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The Fijians: A Study of the Decay of Custom

6. Ai-Thuruthuru-Ni-Ngone (The child's introduction)

6. Ai-Thuruthuru-Ni-Ngone (The child's introduction)

The child of a high chief was taken immediately after birth into the houses of the inferior chiefs to be exhibited to them. page 374Property of various kinds was given to it, but if there were insufficient chattels in the house, a plot of land was often formally presented. In such cases the tenure was not absolute, and the land reverted after vakalutu had been performed.

All these cases amounted to little more than the transfer of the usufruct of the land for life or for an uncertain period. The person enjoying the usufruct had the right to all the crops and timber grown upon the soil, but the fruit-trees remained the property of the donor. He might improve the land or let it go to waste, and in this respect his rights were superior to mere usufruct, but, as in the usufruct, he had no power to transfer or even to sublet. The reason for this was obvious. He would have been creating rights in the soil, which could not be redeemed by the original donor by the ceremony of vakalutu performed to him alone. It is worth noting that all these systems of transfer, though temporary, did not provide for the reversion of the land spontaneously as at any given time. Unless the donors in their own interest redeemed their property by the ceremony of vakalutu, the transferees acquired an absolute title by prescription.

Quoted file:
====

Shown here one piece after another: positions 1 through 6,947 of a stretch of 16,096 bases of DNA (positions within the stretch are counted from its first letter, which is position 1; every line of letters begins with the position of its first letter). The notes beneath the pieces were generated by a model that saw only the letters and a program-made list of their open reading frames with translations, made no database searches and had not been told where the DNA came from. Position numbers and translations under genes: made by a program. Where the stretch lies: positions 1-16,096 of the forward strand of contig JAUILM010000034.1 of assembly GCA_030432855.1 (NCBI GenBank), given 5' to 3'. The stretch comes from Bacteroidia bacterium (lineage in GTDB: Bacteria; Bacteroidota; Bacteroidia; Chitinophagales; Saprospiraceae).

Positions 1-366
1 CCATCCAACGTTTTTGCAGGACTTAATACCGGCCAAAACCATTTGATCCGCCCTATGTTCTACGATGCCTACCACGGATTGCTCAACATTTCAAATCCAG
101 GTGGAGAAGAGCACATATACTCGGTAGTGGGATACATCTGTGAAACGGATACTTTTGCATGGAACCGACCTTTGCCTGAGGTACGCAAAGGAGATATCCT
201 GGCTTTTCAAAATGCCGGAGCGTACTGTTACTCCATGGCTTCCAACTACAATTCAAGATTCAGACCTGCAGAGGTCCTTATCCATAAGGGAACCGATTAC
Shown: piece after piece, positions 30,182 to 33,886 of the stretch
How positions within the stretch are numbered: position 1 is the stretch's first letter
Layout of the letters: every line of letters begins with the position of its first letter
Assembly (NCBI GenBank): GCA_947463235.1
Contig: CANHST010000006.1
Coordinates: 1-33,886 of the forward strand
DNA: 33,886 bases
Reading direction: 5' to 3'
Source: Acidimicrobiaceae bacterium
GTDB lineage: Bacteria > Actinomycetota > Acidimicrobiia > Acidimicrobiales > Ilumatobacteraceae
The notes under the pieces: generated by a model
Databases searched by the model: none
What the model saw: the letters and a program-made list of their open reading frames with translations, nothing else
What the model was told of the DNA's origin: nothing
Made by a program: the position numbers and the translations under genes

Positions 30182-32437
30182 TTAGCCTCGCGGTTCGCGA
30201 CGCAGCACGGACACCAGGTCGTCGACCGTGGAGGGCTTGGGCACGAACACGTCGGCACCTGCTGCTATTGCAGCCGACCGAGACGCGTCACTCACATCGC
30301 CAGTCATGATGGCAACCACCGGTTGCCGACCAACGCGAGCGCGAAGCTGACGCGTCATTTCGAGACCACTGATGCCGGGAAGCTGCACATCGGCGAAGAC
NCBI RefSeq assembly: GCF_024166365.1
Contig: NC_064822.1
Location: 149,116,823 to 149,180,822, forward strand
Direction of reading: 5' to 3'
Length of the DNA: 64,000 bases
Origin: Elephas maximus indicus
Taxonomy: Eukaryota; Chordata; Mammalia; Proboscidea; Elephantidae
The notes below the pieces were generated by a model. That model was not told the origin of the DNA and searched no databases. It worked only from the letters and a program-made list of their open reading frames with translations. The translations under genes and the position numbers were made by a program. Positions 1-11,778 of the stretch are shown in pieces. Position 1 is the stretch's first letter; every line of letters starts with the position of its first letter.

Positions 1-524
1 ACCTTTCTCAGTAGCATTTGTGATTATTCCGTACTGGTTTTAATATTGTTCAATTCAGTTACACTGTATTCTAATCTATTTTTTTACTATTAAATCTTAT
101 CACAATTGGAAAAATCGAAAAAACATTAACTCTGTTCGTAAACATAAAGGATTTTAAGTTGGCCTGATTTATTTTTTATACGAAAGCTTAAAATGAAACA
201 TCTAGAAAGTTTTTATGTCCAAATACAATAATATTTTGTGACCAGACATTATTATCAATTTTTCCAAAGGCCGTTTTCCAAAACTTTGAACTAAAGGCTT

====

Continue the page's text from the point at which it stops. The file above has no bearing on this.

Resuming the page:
Under the following kinds of transfer land could never be redeemed—